The latest Census Bureau population estimates did not bring holiday season cheer to New York. The data show the number of New Yorkers fell in the 12 months ended July 1 for the first time in a decade.
True, the decline was slight—roughly 1,900 out of a statewide population that totaled nearly 20 million. But without its robust rates of births and foreign immigration, the drop would have been much larger. The reason why is New York’s net migration; it decreased by 191,367.
According to data compiled by the Empire Center for Public Policy, New York’s outflow over the last six years adds up to 846,669 people. No state has lost more people—in absolute terms and as a share of its 2010 population.
New York’s high taxes often get blamed for its negative net migration rate, and no doubt that burden is a key factor. Yet as noted here before, it’s wise to be wary of simple explanations.
If taxes alone explain a high net population outflow, why do California and Maryland, which also have among the heaviest state and local tax burdens nationwide, rank in the top half of all states in terms of positive net migration?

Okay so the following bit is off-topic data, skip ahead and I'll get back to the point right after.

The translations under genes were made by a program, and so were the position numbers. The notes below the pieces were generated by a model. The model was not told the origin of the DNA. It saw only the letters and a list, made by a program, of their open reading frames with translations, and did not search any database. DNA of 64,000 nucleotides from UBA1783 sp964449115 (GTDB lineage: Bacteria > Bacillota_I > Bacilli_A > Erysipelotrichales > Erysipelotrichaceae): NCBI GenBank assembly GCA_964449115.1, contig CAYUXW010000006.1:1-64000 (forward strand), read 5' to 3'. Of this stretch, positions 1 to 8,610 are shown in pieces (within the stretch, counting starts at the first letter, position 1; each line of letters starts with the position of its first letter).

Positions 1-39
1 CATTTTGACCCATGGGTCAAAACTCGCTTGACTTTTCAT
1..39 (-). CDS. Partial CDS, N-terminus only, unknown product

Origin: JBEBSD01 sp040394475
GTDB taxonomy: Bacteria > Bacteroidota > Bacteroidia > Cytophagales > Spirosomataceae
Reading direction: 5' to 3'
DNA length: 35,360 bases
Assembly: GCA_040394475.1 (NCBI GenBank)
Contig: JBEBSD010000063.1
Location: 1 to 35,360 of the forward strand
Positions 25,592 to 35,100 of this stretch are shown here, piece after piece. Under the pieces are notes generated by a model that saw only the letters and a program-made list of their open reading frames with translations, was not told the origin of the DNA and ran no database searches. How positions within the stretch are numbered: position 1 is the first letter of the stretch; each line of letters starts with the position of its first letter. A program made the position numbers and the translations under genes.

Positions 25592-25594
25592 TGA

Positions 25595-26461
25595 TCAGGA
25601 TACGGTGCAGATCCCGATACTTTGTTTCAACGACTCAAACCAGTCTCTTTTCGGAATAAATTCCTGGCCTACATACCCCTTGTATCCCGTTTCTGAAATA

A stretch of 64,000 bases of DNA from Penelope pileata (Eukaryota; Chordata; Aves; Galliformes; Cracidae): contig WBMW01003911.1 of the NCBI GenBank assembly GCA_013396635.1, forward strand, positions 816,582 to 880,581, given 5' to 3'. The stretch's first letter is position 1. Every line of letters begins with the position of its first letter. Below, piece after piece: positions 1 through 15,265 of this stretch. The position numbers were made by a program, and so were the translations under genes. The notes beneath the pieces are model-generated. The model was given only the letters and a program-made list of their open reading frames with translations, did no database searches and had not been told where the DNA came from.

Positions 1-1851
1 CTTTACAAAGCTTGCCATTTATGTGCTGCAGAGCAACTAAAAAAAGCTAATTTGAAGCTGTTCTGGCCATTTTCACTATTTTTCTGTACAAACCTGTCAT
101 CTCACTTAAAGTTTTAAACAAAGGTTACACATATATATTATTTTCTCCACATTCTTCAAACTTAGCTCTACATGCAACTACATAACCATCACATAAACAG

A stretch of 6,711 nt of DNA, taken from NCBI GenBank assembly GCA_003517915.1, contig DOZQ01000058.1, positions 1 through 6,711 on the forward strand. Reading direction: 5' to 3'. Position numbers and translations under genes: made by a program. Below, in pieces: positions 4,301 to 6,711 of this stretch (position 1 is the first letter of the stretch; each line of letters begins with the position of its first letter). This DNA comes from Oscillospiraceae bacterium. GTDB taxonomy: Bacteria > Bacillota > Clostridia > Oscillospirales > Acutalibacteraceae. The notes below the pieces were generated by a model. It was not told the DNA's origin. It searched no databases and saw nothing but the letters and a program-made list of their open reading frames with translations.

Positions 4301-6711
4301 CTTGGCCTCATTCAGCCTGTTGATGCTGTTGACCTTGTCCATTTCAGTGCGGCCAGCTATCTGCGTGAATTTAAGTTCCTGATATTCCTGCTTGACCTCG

Focusing on statewide factors also can obscure the picture at the local level. Migration rates can vary considerably from county to county.
From 2010 to 2015, Monroe, Genesee, Livingston, Orleans and Wayne counties all saw net migration drop, and at a faster rate than the state as a whole. But Ontario County had a positive rate—indeed, it was third best across New York. And most of the movement was among neighboring counties.
The demographics of net migration are important too. Earlier this year, Texas-based Headlight Data released an analysis of numbers from the Census Bureau’s American Community Survey that showed among metro areas with more than 1 million people, the Rochester area logged the biggest percentage increase of millennials from 2009 to 2014.
None of this is to suggest that a heavy tax burden is irrelevant. But gaining a fuller understanding of why people migrate to and from our region is the best route to a healthy population growth rate.
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